Pursuant to the provisions of Section 19(b)(1) under the Securities Exchange Act of 1934 (“Act”), and Rule 19b-4 thereunder, The NASDAQ Stock Market LLC (“Nasdaq”) is filing with the Securities and Exchange Commission (“Commission”) the proposed rule change as described in Items I, II, and III below, which Items have been prepared by Nasdaq. The Commission is publishing this notice to solicit comments on the proposed rule change from interested persons.
I. Self-Regulatory Organization's Statement of the Terms of the Substance of the Proposed Rule Change
Nasdaq is filing with the Commission a proposed rule change to update and clarify the requirements for members that provide electronic access to Nasdaq's execution services, and to codify these requirements in Nasdaq's rules.
Nasdaq has designated this proposal as one effecting a change that: (i) Does not significantly affect the protection of investors or the public interest; (ii) does not impose any significant burden on competition; and (iii) by its terms, does not become operative for 30 days after the date of the filing.
Nasdaq has provided the Commission with written notice of its intent to file this proposed rule change, along with a brief description and text of the proposed rule change, at least five business days prior to the date of filing of the proposed rule change pursuant to Section 19(b)(3) and Rule 19b-4(f)(6) thereunder. The proposed rule change will become operative 30 days after the date of the filing.
The text of the proposed rule change is below. The proposed new language is italicized.
4611. Nasdaq Market Center Participant Registration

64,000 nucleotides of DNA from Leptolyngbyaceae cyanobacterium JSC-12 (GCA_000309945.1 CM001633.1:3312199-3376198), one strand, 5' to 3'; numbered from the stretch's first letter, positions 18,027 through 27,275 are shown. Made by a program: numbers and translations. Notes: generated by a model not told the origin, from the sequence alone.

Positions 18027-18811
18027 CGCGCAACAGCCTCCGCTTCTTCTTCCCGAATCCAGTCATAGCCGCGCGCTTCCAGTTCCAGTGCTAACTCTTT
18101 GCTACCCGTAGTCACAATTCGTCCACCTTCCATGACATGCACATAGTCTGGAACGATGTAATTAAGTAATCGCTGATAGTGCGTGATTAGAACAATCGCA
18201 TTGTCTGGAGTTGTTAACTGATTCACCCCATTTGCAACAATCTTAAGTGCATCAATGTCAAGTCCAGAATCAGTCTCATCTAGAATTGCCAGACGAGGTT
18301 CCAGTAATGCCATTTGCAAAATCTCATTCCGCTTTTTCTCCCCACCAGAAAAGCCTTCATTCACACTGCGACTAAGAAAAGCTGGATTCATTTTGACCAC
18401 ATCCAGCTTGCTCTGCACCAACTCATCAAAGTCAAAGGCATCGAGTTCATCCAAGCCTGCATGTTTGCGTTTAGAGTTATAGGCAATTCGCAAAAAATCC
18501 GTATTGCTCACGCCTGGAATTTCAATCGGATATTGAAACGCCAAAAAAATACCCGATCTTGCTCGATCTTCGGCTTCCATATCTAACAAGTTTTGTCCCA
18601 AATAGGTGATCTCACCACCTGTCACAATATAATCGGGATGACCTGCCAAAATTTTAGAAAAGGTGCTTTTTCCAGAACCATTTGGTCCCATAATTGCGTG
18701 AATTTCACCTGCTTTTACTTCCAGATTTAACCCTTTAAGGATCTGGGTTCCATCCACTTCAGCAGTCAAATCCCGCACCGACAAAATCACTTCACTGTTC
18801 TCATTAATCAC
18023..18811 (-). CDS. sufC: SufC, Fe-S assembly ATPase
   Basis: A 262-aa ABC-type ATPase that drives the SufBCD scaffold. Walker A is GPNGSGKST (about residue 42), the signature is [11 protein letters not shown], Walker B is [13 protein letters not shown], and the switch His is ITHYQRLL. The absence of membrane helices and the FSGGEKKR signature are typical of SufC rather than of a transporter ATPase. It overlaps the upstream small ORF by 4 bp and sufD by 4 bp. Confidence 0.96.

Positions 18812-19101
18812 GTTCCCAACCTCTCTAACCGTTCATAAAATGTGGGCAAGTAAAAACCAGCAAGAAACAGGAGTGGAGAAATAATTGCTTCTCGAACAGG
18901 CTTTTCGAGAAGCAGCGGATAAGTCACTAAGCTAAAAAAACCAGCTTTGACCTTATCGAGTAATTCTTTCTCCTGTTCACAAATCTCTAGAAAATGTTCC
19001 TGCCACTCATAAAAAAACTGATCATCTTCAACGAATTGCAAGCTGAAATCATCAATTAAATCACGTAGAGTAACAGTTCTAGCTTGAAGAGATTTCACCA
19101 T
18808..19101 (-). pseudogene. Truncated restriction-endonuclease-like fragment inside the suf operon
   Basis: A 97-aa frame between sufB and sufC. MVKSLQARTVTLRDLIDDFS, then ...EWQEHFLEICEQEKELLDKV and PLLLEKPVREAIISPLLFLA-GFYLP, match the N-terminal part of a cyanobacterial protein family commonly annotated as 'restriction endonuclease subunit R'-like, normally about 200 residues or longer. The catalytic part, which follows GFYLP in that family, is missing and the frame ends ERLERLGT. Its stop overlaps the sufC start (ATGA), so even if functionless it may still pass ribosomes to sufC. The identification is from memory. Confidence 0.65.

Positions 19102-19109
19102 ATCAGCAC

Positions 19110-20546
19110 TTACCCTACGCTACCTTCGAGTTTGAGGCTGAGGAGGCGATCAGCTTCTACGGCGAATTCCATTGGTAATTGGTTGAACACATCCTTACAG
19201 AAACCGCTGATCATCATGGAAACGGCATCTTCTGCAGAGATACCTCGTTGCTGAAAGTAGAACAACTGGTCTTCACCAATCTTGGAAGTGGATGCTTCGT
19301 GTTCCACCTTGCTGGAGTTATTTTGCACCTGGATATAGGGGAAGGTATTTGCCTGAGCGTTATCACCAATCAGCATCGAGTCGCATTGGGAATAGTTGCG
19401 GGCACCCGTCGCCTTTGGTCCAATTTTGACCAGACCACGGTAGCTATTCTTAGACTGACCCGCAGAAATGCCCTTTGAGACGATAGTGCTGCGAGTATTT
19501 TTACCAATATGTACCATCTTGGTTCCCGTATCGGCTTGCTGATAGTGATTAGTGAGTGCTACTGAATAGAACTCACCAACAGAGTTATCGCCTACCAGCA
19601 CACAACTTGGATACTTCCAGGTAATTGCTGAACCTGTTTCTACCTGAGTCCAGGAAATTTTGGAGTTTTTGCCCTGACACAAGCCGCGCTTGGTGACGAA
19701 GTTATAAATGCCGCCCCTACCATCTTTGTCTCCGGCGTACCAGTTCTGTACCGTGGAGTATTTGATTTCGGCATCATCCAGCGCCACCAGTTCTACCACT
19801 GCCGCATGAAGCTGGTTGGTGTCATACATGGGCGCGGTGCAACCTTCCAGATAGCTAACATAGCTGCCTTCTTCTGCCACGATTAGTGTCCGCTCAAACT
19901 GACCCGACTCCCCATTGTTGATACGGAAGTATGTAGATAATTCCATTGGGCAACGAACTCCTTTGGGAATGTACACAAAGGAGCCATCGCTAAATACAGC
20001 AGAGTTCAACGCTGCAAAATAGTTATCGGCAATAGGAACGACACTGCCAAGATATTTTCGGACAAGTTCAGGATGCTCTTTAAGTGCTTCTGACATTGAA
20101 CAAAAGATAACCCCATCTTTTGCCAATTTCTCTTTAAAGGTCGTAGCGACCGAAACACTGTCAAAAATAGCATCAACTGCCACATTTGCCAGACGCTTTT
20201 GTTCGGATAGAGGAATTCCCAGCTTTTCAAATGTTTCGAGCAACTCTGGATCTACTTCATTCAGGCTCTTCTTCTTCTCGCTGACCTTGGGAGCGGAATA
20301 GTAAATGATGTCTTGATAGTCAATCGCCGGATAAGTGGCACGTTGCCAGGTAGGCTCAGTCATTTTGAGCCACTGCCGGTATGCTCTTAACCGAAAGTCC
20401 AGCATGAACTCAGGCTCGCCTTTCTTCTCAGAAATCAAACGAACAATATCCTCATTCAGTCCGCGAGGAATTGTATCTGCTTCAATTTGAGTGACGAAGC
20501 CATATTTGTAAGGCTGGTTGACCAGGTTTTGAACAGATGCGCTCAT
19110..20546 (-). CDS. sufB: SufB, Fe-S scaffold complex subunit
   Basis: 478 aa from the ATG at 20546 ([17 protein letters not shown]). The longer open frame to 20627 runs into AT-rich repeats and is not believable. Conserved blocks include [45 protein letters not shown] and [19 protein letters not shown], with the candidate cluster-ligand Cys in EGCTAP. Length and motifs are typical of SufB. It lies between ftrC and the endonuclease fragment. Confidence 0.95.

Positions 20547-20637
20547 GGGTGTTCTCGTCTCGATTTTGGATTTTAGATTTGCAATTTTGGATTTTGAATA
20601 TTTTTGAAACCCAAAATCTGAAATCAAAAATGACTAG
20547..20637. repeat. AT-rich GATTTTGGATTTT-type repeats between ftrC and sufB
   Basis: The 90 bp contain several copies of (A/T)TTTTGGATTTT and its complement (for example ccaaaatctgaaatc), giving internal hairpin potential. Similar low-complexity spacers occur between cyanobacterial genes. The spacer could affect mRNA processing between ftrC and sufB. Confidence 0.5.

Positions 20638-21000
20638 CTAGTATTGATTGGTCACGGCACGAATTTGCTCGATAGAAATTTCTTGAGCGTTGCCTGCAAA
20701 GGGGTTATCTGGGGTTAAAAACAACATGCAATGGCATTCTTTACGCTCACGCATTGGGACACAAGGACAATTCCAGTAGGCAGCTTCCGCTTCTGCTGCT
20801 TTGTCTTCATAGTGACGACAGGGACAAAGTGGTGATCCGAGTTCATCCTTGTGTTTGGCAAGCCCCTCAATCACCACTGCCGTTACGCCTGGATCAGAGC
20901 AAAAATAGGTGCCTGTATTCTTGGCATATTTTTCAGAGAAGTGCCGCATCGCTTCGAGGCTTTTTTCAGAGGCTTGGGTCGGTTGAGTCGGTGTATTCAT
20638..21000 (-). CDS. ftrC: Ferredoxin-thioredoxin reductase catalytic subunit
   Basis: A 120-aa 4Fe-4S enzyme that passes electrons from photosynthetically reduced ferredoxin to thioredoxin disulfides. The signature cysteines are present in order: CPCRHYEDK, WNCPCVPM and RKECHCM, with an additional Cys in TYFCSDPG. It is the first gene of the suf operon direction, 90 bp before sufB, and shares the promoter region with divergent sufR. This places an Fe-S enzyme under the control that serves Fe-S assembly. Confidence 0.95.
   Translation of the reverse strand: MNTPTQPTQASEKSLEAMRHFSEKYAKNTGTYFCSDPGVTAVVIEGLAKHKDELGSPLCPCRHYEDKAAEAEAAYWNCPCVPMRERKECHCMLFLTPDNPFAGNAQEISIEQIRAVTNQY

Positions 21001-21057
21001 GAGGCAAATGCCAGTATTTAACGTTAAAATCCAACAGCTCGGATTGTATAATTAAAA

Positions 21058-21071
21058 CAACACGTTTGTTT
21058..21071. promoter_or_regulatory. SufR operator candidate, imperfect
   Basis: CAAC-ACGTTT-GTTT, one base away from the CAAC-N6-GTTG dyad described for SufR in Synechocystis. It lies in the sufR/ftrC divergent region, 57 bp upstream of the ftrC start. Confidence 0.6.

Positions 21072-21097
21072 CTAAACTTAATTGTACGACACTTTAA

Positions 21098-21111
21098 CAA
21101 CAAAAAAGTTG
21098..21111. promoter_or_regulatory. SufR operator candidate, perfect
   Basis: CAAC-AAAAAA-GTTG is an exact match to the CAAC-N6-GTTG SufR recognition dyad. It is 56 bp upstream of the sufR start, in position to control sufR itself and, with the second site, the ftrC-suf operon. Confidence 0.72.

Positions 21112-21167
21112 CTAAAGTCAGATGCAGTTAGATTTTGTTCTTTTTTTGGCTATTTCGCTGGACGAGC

(a)-(c) No change.
(d) Members may provide sponsored access in accordance with the provisions below:
(1) Definition. Sponsored Access is the practice by a member firm (“Sponsoring Member”) of providing access to the Nasdaq Execution System (“Nasdaq”) on an agency basis to another firm or customer (“Sponsored Firm”). Sponsored access can be of two forms: (a) pass-through access, whereby a Sponsored Firm enters orders that pass through the Sponsoring Member's systems and then into Nasdaq (“Pass-through Sponsored Access”), and (b) direct access, whereby the Sponsored Firm enters orders directly into Nasdaq (“Direct Sponsored Access”).
(2) Sponsoring Members that provide Sponsored Access to Nasdaq shall be responsible for complying with the obligations in Rule 4611 with respect to any activity conducted by a Sponsored Firm using a market participant identifier (“MPID”) assigned to the Sponsoring Member.
(3) A Sponsoring Member that provides Direct Sponsored Access to Nasdaq shall execute and file with Nasdaq the Addendum to the Nasdaq Services Agreement for Sponsored Access to Nasdaq (“Sponsored Access Agreement”) and any other such agreements as specified by Nasdaq. Sponsored Firms shall also execute and file with Nasdaq a Sponsored Access Agreement and any other such agreements as specified by Nasdaq.
Interpretive Material 4611-1—Sponsored Access
(1) Compliance with Nasdaq Supervision and Customer Protection Requirements